Ethical approval was granted by the Research Ethics Boards of Laurentian University (REB #2010-08-03 and #2012-01-09) and Lakehead University (REB #031 11-12 Romeo File #1462056). Results will be published in peer-reviewed scientific journals, presented at one or more scientific conferences, and shared with policymakers and decision-makers and the public through 4-page research summaries and social media such as Twitter (@CRaNHR, @NOSM) or Facebook.
PubMed ID
26216154 View in PubMed
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Postgraduate specialty training in northeastern Ontario and subsequent practice location.

https://arctichealth.org/en/permalink/ahliterature136410
Source
Rural Remote Health. 2011;11(2):1603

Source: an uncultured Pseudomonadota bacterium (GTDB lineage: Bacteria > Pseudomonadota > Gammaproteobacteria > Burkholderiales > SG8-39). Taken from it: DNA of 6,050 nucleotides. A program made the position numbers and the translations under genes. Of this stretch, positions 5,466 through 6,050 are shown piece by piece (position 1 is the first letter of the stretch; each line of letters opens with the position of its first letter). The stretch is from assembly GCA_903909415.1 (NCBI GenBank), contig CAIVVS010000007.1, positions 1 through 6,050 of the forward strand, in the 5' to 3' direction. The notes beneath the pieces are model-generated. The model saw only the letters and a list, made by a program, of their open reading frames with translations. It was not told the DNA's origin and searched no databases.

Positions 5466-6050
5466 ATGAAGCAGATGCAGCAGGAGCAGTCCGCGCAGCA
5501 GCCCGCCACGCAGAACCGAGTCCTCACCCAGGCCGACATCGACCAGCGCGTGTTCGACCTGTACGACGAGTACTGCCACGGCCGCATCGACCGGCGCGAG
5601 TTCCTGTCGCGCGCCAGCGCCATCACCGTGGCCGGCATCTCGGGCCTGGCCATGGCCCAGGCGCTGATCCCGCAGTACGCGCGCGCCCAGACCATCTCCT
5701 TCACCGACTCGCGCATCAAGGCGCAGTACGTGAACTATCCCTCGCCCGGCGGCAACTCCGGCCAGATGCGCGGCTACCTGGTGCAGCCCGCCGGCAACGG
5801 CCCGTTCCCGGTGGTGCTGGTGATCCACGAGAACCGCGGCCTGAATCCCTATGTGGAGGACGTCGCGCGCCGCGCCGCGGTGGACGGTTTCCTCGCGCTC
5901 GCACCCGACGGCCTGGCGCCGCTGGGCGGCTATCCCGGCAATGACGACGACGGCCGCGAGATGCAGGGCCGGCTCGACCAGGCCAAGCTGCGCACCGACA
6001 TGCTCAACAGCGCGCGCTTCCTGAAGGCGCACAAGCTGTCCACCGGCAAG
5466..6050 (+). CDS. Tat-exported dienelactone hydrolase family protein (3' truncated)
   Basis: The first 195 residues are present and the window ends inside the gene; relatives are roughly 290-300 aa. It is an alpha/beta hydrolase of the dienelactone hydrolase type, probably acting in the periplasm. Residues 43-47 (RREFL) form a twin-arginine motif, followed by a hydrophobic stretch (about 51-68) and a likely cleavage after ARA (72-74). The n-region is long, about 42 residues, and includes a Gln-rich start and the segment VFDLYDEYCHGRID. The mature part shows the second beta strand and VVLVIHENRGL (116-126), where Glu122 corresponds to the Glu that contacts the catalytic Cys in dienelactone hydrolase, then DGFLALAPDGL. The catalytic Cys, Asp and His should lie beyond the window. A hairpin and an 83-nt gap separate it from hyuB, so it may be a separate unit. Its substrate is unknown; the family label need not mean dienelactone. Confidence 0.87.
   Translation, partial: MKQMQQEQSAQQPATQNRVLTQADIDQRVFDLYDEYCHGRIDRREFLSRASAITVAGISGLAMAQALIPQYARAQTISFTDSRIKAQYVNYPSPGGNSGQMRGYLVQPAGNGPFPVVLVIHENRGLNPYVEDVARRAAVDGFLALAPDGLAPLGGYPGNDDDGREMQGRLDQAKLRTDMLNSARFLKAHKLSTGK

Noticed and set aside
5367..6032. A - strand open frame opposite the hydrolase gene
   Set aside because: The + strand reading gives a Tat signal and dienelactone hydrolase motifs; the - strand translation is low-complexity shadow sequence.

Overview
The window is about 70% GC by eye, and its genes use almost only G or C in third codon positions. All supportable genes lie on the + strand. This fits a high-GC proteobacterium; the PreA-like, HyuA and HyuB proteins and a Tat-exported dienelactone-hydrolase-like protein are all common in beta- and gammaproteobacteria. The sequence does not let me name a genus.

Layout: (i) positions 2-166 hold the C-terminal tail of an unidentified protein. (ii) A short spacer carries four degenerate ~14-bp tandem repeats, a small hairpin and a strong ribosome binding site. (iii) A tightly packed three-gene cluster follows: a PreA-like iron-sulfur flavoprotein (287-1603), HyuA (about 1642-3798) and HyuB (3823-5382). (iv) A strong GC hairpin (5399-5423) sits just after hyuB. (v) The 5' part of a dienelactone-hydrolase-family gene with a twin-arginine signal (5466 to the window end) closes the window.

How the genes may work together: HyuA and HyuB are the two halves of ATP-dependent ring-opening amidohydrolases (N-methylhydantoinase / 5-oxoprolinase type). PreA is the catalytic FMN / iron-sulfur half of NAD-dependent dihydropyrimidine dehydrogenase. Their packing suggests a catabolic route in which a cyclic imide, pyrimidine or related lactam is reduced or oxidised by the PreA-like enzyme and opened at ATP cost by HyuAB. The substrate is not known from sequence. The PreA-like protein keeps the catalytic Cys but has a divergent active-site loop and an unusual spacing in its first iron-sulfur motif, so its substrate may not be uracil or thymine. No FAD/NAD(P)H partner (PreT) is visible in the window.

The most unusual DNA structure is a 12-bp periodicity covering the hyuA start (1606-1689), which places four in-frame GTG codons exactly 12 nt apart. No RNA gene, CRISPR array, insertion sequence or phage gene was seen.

Publication Type
Article
Date
2011
Author
John C Hogenbirk
Oxana Mian
Raymond W Pong
Author Affiliation
Laurentian University, Sudbury, Ontario, Canada. jhogenbirk@laurentian.ca
Source
Rural Remote Health. 2011;11(2):1603
Date
2011
Language
English
Publication Type
Article
Keywords
Adult
Choice Behavior
Education, Medical, Graduate - organization & administration - trends
Female
Humans
Internship and Residency - organization & administration - trends
Male
Ontario
Professional Practice Location - statistics & numerical data - trends
Rural Health Services - manpower
Specialization
Abstract